Every great story has a hero. The character that helps the hero win the day is the Guide in the story. In Star Wars, this is Yoda and Obi-Wan. The Guide in the Matrix is Morpheus. And in Thor, it’s Thor’s father.  

In your marketing story, you should be the guide. And your products or services allow your customers to be the hero.  

One of the primary reasons that most marketing doesn’t work is that most business owners only express how they are the star of the show. It is common to believe that people buy their products or services because of how amazing their company is. But instead of competing with our customers for the role of hero, the best thing to do is empower them to be the best hero they can be. 

Your audience needs to know what’s in it for them, not just the facts. Great storytelling isn’t complicated – it’s all about being authentic and communicating how your product or service can help people in real-world scenarios.

  • Know the problem your customers are experiencing 
  • Tell them how you are going to solve their problems
  • Make them believe that you know what they need or want
  • Connect with them emotionally by being supportive and empathetic
  • Provide specific examples of your current customers’ successes

Storytelling is the best way to get your business noticed and strengthen engagement with the public. When we hear or read a story that we can personally relate to, our interest level rises much higher than just reading facts about products or services.

Our goal with marketing should be to help our customers “win the day.” Stories stimulate imagination and passion, encouraging your potential customers to see themselves feeling good about owning your products or using your services. Specific product information and details of your services are important to the final purchase decision, but a great story will grab their attention.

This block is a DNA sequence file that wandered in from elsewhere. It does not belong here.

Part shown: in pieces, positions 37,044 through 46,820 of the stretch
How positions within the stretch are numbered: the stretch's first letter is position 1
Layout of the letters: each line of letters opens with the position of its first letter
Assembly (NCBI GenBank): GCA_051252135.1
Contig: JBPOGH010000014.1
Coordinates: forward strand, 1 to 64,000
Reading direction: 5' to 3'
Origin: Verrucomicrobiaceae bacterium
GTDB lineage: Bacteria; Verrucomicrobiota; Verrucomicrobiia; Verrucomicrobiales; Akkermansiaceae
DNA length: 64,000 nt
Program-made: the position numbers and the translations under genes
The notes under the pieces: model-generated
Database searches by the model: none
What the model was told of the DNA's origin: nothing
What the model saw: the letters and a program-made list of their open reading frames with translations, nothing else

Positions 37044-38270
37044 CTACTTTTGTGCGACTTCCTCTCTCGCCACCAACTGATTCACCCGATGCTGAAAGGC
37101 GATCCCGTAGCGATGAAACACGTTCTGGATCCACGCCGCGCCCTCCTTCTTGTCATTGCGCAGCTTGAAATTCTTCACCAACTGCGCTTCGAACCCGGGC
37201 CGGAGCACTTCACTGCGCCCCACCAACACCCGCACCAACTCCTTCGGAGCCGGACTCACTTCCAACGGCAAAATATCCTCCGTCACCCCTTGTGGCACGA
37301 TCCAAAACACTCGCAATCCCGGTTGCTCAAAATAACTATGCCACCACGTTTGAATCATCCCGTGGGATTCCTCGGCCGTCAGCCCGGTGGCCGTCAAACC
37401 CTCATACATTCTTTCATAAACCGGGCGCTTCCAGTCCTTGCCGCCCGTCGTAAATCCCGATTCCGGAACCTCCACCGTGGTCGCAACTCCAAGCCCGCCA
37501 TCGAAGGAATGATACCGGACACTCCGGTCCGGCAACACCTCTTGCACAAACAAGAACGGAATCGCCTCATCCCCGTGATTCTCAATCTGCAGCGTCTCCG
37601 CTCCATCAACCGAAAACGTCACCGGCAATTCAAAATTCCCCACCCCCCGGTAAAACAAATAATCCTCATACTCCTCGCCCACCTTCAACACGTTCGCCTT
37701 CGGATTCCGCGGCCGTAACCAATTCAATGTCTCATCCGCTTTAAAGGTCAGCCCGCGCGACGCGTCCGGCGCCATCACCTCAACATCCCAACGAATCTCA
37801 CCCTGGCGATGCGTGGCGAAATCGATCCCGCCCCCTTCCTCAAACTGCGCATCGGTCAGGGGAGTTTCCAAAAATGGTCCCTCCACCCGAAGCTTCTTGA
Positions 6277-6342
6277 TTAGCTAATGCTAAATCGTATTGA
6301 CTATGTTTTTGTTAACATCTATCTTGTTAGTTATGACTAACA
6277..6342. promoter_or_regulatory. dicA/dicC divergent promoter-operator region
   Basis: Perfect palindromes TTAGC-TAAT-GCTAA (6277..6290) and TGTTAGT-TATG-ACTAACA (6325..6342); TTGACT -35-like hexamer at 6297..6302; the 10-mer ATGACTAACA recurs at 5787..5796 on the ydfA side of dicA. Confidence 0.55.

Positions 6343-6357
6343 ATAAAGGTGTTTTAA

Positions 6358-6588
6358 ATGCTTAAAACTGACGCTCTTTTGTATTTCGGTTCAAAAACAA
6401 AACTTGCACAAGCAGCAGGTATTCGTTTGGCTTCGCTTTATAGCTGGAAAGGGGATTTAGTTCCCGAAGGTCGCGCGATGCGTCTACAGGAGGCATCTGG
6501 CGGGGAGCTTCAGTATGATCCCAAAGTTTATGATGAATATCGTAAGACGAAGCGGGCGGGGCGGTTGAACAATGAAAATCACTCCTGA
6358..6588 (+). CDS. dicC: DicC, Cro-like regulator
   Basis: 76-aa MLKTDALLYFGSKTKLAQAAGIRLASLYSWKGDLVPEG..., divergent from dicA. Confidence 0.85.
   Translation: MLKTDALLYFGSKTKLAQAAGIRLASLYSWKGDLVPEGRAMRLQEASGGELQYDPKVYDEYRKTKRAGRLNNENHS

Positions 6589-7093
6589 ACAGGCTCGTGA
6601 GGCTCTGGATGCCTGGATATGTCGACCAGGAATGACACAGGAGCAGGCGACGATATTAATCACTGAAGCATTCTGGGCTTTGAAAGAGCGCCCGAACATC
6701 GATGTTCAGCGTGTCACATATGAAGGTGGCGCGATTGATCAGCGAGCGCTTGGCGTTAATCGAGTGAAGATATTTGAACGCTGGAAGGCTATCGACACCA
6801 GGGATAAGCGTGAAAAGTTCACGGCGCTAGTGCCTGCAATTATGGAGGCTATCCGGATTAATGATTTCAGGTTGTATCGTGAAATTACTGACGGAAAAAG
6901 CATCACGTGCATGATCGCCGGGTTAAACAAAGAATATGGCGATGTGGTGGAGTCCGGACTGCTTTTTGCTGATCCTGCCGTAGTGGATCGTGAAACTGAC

According to HubSpot’s – Ultimate Guide To Storytelling, good stories include these elements. They are

  • Entertaining: Keep the reader engaged and interested in what’s coming next.
  • Educational: Stories spark curiosity and add to the reader’s knowledge bank.
  • Universal: They are relatable to all readers. It taps into emotions and experiences that most people undergo.
  • Organized: A good story follows a succinct organization that helps convey the core message and helps readers absorb it.
  • Memorable: Whether through inspiration, scandal, or humor, good stories stick in the reader’s mind. 

It is very common for us to brag about our products or services. But the best way to create customers for life is to let them know how you are helping them. The sooner you understand that your customers really care about how your business can help them solve a problem, make their lives better, and be the hero, the sooner you will win.  

Need help telling your story? Contact the professionals at The Belford Group. 479.443.9945.